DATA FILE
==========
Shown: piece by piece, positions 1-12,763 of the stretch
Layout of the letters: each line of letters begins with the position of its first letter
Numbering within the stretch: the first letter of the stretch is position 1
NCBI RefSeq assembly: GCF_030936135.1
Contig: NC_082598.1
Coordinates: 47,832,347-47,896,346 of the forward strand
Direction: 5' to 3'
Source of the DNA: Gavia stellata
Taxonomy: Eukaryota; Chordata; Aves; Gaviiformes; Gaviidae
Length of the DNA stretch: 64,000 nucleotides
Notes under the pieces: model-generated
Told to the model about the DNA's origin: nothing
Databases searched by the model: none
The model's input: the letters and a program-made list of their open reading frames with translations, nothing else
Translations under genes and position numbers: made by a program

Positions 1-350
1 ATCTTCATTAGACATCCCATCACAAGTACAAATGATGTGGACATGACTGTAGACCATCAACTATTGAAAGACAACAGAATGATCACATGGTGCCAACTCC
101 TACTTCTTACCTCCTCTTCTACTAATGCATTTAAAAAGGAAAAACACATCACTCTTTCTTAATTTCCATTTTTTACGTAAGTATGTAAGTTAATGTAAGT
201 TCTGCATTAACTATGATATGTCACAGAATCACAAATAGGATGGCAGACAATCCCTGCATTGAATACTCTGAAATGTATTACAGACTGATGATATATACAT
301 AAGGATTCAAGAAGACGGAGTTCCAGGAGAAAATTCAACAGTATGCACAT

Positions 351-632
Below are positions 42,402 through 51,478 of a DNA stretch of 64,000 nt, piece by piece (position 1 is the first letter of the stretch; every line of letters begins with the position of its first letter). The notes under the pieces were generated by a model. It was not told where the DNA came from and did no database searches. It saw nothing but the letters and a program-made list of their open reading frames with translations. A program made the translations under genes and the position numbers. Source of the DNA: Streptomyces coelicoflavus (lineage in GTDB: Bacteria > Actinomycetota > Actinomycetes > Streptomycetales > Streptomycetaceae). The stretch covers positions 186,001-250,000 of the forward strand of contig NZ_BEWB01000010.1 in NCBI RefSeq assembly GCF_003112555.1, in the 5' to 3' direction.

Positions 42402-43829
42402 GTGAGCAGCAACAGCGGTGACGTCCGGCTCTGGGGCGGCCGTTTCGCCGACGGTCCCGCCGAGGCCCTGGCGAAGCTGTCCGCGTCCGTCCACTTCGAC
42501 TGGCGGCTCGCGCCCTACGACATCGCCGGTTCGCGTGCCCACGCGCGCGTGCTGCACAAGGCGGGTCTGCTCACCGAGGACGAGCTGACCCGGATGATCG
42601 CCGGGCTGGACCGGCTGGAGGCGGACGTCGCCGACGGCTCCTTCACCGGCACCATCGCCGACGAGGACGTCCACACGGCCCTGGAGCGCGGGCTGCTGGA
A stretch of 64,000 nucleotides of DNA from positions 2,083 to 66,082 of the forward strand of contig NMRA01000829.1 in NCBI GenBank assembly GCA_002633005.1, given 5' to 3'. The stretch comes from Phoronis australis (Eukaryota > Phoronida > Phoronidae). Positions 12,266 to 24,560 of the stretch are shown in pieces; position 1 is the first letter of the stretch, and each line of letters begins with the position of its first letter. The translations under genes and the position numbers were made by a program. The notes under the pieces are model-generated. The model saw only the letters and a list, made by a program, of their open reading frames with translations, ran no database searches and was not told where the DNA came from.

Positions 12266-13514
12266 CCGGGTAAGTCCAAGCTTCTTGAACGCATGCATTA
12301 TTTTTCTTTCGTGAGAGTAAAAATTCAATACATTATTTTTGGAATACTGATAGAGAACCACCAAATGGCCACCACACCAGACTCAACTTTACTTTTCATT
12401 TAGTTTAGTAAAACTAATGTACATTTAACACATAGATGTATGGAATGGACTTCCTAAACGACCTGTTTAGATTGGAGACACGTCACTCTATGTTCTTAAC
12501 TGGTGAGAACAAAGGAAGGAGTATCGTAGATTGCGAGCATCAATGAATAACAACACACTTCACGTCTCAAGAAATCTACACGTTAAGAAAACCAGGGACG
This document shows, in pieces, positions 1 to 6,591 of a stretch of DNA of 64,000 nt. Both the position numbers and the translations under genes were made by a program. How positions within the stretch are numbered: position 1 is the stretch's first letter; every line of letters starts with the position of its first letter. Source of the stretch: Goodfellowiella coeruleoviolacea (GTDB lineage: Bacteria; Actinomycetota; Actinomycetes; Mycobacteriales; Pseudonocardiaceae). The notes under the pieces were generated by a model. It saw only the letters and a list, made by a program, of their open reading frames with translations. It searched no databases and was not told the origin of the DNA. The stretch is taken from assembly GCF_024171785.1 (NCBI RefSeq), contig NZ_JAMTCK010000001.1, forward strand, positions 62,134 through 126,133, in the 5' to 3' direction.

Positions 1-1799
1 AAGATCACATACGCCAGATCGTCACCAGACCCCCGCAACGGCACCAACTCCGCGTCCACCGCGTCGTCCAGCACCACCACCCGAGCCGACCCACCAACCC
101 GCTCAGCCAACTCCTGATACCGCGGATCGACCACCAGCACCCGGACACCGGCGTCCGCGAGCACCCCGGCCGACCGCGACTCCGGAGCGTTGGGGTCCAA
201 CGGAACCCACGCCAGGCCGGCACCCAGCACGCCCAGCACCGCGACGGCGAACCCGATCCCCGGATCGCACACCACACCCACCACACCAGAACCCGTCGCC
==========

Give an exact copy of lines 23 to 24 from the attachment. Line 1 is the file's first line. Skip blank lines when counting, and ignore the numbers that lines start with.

Positions 42402-43829
42402 GTGAGCAGCAACAGCGGTGACGTCCGGCTCTGGGGCGGCCGTTTCGCCGACGGTCCCGCCGAGGCCCTGGCGAAGCTGTCCGCGTCCGTCCACTTCGAC